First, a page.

Carrie Brown's latest novel is The Stargazer's Sister.
From her Q & A with Deborah Kalb:
Q: Why did you decide to write a novel about Caroline Herschel, and what did you see as the right balance between the historic and the fictional?Learn more about the book and author at Carrie Brown's website.
A: My introduction to the Herschels, born 12 years apart in the late 1700s in what is now northern Germany, came in the most glancing way: a three-minute radio broadcast from the program StarDate, produced by the McDonald Observatory in Austin, Texas.
I happened to catch the program one morning driving my kids to school and learned that William had been assisted throughout his extraordinary career as an astronomer by his younger sister, Caroline: she was less than five feet tall, her face scarred by smallpox, and she had little formal education.
When she was 22 years old, William rescued her from what likely would have been the sad fate of a spinster daughter at her mother’s beck and call and brought her to England to help him.
That three-minute radio program, with its poignant information about Caroline – standing at her brother’s side night after night, even in the coldest weather, feeding him from her hand, so that he would not be required to move his eye from the eyepiece of the telescope -- was for me the equivalent of what Nabokov called the “divine detail,” or what Henry James called the “rich principle of the note.”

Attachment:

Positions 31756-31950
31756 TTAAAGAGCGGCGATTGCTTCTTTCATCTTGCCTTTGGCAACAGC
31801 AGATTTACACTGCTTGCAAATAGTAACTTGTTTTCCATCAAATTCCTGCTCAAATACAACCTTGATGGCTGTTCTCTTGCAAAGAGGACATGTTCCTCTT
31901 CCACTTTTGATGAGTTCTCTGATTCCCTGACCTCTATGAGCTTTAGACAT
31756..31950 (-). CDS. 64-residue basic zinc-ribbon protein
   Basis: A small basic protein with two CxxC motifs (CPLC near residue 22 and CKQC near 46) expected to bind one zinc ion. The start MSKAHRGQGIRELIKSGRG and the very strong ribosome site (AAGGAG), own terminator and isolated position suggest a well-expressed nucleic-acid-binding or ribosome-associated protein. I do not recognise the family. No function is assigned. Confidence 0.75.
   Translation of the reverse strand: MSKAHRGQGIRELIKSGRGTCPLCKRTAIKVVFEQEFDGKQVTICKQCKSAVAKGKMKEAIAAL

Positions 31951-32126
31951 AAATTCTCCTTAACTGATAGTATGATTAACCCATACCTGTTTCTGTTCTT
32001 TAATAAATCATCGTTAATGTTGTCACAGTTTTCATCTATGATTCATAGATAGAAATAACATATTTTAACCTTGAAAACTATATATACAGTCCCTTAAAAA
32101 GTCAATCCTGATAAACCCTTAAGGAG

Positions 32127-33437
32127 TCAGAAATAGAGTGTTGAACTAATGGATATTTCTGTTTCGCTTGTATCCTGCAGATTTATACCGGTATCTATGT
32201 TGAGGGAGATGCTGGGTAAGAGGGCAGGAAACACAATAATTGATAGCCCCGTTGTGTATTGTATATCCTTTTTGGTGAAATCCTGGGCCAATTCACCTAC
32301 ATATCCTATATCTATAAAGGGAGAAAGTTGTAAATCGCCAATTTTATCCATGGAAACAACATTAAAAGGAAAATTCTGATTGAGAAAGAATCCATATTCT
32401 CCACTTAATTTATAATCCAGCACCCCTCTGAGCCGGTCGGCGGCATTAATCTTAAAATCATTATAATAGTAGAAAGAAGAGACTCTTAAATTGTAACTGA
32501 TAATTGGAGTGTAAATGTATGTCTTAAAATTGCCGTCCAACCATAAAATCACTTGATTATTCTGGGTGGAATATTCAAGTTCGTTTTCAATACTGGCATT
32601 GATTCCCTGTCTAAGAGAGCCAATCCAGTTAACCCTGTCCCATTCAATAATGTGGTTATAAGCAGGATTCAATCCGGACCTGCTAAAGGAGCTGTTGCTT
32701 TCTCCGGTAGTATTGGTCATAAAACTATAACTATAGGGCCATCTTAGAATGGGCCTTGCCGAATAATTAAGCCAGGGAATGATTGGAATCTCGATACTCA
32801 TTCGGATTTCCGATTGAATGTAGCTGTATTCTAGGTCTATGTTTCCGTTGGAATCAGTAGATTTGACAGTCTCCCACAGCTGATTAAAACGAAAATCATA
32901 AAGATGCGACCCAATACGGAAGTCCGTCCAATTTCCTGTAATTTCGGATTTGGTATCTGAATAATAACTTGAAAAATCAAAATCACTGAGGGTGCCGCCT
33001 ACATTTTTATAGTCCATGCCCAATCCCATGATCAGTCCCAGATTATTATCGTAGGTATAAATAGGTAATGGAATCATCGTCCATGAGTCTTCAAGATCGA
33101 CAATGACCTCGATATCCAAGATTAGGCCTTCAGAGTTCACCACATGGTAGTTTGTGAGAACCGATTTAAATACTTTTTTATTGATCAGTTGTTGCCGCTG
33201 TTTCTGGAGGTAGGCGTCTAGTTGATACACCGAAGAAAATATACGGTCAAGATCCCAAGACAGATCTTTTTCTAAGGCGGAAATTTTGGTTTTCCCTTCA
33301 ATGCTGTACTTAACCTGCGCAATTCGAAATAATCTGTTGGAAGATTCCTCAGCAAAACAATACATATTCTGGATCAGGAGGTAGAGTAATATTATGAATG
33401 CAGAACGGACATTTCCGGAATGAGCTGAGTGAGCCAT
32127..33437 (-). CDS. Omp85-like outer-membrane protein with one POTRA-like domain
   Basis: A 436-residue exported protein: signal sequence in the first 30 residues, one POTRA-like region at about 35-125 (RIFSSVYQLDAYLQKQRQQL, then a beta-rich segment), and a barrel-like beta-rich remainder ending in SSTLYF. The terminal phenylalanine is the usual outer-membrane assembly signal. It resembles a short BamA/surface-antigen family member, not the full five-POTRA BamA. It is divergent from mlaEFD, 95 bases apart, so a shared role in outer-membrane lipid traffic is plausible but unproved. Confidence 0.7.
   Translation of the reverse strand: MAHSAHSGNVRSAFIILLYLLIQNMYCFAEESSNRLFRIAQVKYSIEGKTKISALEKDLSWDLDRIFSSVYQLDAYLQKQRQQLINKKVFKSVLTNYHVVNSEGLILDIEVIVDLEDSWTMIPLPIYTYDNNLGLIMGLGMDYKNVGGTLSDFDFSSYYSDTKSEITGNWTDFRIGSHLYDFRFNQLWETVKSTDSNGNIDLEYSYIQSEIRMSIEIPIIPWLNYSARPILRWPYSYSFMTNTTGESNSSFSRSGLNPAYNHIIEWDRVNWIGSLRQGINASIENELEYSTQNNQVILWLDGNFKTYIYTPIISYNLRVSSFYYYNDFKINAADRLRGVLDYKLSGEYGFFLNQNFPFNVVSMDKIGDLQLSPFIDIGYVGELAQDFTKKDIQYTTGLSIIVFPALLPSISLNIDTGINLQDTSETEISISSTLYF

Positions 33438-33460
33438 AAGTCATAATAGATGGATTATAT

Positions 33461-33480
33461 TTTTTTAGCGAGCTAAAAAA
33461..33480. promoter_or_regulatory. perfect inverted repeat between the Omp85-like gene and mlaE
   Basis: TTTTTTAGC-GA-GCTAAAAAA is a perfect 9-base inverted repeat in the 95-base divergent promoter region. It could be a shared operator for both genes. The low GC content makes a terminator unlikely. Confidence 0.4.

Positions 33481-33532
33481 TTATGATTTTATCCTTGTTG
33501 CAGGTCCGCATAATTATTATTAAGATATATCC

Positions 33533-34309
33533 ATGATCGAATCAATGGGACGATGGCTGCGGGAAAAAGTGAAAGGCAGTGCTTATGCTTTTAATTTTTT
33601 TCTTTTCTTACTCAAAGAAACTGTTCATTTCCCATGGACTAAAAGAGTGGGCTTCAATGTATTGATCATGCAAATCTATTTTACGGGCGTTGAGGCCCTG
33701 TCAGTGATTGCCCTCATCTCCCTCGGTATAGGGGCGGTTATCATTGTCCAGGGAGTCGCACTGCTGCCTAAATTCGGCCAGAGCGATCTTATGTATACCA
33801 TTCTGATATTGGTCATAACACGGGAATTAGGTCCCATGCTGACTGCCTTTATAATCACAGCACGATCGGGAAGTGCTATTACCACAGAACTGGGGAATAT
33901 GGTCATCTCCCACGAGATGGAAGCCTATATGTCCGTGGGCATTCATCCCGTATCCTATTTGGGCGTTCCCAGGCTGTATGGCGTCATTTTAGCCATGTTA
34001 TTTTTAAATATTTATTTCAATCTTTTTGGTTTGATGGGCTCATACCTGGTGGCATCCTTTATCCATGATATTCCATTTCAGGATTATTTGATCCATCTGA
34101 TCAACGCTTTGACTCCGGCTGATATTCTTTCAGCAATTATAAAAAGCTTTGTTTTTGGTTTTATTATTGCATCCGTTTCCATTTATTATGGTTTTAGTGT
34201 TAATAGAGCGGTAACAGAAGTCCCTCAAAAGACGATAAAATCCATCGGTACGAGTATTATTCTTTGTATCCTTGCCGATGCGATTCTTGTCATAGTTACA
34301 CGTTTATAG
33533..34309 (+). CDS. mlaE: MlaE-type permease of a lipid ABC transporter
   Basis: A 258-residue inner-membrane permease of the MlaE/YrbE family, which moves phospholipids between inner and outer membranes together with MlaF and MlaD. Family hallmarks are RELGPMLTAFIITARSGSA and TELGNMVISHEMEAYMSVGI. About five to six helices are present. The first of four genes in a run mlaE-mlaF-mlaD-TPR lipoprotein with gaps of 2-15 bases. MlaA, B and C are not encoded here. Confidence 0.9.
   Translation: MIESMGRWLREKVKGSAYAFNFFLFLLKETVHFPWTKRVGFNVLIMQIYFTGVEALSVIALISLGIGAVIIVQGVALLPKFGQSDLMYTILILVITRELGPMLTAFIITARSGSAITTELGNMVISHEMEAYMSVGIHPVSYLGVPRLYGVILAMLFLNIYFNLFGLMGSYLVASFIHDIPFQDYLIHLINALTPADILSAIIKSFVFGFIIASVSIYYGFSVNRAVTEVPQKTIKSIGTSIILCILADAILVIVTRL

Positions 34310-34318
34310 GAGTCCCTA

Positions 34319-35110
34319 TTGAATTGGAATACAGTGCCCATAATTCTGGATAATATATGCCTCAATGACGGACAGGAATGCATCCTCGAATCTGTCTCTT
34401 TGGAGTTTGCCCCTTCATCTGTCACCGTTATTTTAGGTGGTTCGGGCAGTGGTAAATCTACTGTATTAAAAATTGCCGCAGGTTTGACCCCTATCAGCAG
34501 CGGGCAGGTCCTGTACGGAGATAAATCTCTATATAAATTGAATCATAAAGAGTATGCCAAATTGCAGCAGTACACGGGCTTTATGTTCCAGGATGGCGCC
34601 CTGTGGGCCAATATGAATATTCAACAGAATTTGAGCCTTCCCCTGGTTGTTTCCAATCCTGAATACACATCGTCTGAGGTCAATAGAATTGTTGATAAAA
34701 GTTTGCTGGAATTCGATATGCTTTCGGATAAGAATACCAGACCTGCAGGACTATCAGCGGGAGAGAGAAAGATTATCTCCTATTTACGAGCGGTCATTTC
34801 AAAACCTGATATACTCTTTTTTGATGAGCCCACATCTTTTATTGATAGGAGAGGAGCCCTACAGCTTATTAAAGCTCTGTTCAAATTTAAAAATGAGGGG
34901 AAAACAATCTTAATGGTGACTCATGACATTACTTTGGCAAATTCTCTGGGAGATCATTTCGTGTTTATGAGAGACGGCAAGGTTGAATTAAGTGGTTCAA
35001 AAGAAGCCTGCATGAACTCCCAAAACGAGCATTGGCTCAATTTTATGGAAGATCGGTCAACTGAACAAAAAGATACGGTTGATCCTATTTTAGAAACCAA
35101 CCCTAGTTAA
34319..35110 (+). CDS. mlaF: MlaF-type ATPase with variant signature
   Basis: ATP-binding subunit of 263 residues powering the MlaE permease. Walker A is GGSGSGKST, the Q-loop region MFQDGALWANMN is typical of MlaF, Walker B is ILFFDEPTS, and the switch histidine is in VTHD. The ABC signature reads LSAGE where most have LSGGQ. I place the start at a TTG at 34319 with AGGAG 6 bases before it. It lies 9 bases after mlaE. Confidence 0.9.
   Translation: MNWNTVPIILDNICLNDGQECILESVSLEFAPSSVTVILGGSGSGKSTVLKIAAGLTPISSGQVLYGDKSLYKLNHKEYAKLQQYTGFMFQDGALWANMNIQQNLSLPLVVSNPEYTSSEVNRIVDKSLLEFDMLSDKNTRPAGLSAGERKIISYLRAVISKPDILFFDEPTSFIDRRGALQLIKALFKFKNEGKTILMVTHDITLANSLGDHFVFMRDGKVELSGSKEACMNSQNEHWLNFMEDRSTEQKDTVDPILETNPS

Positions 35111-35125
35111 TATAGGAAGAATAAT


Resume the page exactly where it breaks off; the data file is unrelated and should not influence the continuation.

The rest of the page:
Out of such details a whole world -- no matter how far vanished -- might be built or restored.
As the writer Thomas Mallon has said, in the term “historical fiction,” nouns always trump adjectives.
I set out with The Stargazer’s Sister to write a novel, not a biography – I’d be no good at the latter, frankly; I enjoy the imaginative exercise and freedom of a novel -- and in writing the story I made various changes, large and small, to the historical record, trying to tell the story artfully. (V.S. Naipaul famously said, “It’s all in the art; you get no credit for living.”)
Still, though, despite changing dates, conflating or inventing secondary characters, omitting events and imagining others, I wanted to stay close to what felt to me like the heart of Caroline’s life, which was that serving as her brother’s assistant was the best thing that could ever have happened to her … but that it was not without emotional complications for her.
Sometimes I made changes to the historical record for purposes of narrative design, an impulse to shape the material for purposes other than historical accuracy.
Yet for all the changes – omissions and inventions – I...[read on]
My Book, The Movie: The Last First Day.
The Page 69 Test: The Last First Day.
Writers Read: Carrie Brown (October 2013).